Written by Eleanor M. Lackman and Adé Jackson
A recent precedential opinion from the U.S. Patent & Trademark Office Trademark Trial and Appeal Board (TTAB), Shannon DeVivo v. Celeste Ortiz, Opposition No. 91242863 (TTAB Mar. 11, 2020), challenges the well-established concept that a single title of a book cannot be a trademark, leaving a wide opening for those who seek to register terms previously considered non-registerable.
In the DeVivo proceeding, Celeste Ortiz sought to register the term ENGIRLNEER for cups and mugs, lanyards, and shirts and sweatshirts. Shannon DeVivo, the owner of two pending trademark applications for the term for children’s books, notebooks, and a website offering information to young women and girls seeking careers in stem cell research opposed the application, citing likely confusion. On an accelerated case procedure, the TTAB sustained the opposition, partly relying on the fact that DeVivo had used ENGIRLNEER on the cover of a single book, which the TTAB surprisingly found to be a trademark use.
The TTAB acknowledged that In re Cooper, 254 F.2d 611 (C.C.P.A. 1958), concluded that “the title of a book cannot be registered as a trademark,” a conclusion grounded in the concept that the title describes the book itself. However, DeVivo argued that ENGIRLNEER’s appearance on the front cover apart from its title (in a small “seal of approval” on the bottom of the front cover) and on the back cover of the book constituted a trademark use. The TTAB also credited the use of the term ENGIRLNEER as identifying one or more fictional characters featured in the book.
The TTAB noted that a trademark must give a separate and distinct commercial impression that identifies the source of the goods to the customers. It further explained that even if the title of a book cannot be registered, other terms may, such as the name of the author, the title of a book in a series, a fictitious character in a book, and the book’s publisher. The TTAB cautioned that titles or character names that are used to identify the material in a book are not protectable because they are not used to identify the goods and distinguish them from those of others. Nonetheless, the fact that a term may also inform the public of the quality of the book does not mean that it cannot be a source identifier.
Based on those principles, the TTAB’s held that DeVivo’s use of the term – even on a singular book – was enough to create a distinct commercial impression separate and apart from the title itself. In other words, the appearance of ENGIRLNEER on the book resulted “in a separate and distinct commercial impression which performs the trademark function of identifying the source of [Opposer]’s book to consumers.” Specifically, the Board opined that “even though ENGIRLNEERS appears in the title of the book and is the group name for the characters in the book, the positioning of the term distant from the title of the book, its inclusion within a design, its prominent size, its appearance on the second page in conjunction with an invitation to the reader to ‘learn how to become an engirlneer,’ and its appearance on the last page of the book, results in a separate and distinct commercial impression which performs the trademark function of identifying the source of [DeVivo’s] book to consumers.”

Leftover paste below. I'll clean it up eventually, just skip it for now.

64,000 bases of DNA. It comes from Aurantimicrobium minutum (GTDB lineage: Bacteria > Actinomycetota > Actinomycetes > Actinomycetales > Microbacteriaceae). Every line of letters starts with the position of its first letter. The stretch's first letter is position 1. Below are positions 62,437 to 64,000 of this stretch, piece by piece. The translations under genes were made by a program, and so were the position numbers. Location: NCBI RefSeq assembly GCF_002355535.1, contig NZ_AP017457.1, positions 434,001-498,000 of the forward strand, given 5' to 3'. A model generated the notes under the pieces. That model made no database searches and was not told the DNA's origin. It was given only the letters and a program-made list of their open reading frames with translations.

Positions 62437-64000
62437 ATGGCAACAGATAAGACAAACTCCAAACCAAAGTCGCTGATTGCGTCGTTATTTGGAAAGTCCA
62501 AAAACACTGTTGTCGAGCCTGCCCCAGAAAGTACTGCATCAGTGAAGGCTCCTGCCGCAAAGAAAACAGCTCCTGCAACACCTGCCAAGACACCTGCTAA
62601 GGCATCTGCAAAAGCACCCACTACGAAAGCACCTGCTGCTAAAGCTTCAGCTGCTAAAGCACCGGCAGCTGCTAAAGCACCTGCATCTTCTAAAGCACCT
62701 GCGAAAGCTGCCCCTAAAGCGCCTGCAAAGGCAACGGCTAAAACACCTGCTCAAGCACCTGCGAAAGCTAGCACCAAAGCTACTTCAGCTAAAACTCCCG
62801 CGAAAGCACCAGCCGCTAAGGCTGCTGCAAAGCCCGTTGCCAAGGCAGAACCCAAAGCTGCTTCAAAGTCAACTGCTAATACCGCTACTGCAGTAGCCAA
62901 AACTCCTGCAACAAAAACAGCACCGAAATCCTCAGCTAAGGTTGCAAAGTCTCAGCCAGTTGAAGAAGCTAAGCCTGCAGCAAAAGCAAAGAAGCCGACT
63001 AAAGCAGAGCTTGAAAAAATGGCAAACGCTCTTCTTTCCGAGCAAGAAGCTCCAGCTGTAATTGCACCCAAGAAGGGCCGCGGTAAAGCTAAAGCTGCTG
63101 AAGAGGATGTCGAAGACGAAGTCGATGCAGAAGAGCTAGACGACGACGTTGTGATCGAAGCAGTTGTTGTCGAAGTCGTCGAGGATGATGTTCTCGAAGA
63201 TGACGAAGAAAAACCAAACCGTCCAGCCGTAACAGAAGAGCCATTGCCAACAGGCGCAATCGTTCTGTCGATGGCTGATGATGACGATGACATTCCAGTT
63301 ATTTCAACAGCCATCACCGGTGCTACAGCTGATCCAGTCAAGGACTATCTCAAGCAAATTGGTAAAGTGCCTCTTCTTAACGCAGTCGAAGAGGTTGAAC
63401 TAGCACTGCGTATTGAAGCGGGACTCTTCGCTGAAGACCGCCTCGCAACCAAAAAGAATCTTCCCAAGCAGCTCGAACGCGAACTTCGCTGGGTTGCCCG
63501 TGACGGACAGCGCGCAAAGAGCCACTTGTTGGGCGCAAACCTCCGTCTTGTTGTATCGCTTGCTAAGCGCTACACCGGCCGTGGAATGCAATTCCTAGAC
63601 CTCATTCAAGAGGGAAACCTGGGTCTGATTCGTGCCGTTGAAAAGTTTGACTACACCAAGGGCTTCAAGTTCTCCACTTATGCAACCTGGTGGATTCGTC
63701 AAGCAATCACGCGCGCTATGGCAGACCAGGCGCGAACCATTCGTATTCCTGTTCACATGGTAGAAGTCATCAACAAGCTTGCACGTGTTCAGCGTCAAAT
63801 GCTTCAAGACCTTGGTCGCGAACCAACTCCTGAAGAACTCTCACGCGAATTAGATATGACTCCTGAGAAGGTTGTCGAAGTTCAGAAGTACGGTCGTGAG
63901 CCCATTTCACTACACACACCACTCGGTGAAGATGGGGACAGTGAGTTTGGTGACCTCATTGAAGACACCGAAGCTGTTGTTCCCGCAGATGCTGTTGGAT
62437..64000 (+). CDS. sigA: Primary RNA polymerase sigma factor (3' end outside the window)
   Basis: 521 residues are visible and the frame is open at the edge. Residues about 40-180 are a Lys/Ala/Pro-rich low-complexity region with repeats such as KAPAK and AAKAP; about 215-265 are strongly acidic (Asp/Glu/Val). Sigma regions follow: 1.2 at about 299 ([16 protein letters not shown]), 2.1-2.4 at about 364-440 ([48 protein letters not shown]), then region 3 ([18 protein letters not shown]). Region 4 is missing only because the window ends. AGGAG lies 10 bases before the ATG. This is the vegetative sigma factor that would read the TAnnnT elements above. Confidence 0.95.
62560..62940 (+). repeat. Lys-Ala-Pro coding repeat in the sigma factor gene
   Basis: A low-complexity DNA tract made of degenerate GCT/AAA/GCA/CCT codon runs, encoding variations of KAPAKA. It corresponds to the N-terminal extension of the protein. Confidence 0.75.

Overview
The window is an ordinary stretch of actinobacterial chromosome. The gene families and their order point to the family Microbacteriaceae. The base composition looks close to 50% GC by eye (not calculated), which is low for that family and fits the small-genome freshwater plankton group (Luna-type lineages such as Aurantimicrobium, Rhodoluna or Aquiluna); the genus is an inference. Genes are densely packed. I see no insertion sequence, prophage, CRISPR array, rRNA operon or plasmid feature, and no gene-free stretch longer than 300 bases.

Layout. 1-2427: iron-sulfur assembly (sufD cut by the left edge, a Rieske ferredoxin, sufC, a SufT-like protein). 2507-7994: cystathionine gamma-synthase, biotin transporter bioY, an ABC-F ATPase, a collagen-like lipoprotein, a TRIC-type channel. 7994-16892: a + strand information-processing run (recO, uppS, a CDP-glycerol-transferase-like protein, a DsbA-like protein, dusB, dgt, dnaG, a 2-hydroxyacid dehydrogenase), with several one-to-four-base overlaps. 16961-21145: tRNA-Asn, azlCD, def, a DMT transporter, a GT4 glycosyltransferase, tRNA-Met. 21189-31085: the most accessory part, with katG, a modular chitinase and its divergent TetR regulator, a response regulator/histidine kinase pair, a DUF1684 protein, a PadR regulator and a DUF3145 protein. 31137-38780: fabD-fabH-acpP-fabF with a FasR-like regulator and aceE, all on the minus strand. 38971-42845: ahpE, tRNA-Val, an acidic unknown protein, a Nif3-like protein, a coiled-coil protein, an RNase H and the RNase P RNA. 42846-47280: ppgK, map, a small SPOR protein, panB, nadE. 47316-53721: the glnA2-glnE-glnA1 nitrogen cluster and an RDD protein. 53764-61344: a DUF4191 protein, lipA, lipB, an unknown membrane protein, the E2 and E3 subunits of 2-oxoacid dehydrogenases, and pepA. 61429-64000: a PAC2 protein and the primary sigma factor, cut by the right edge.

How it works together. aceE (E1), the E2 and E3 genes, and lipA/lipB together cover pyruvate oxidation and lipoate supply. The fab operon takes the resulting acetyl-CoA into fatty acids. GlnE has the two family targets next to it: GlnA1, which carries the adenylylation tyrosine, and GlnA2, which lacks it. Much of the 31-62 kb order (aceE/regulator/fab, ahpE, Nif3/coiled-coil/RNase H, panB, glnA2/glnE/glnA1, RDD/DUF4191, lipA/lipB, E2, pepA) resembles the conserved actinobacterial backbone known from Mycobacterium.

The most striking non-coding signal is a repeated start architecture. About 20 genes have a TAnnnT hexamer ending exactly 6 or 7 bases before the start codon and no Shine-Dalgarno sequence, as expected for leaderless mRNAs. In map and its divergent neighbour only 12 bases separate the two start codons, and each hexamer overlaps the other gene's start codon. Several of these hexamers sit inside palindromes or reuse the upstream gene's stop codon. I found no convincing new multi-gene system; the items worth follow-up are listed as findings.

The TTAB’s broad ruling departs markedly from the general rule. The ruling suggests that so long as authors and publishers follow the road map of DeVivo or otherwise replicate a title in offset form, the title of a single work may very well become a registrable trademark. In light of the descriptiveness of the term ENGIRLNEER and the fact that the TTAB did not need to address the issue in light of the other, non-book goods and services that the DeVivo offered, it is unclear why the Board decided to dial back the long-established rule. However, unless Ms. Ortiz appeals to the Federal Circuit or has a basis to bring a claim in district court, we may soon find the U.S. trademark registry filling up with applications from authors for single titles, which gives them stronger rights against someone else who may use the same term.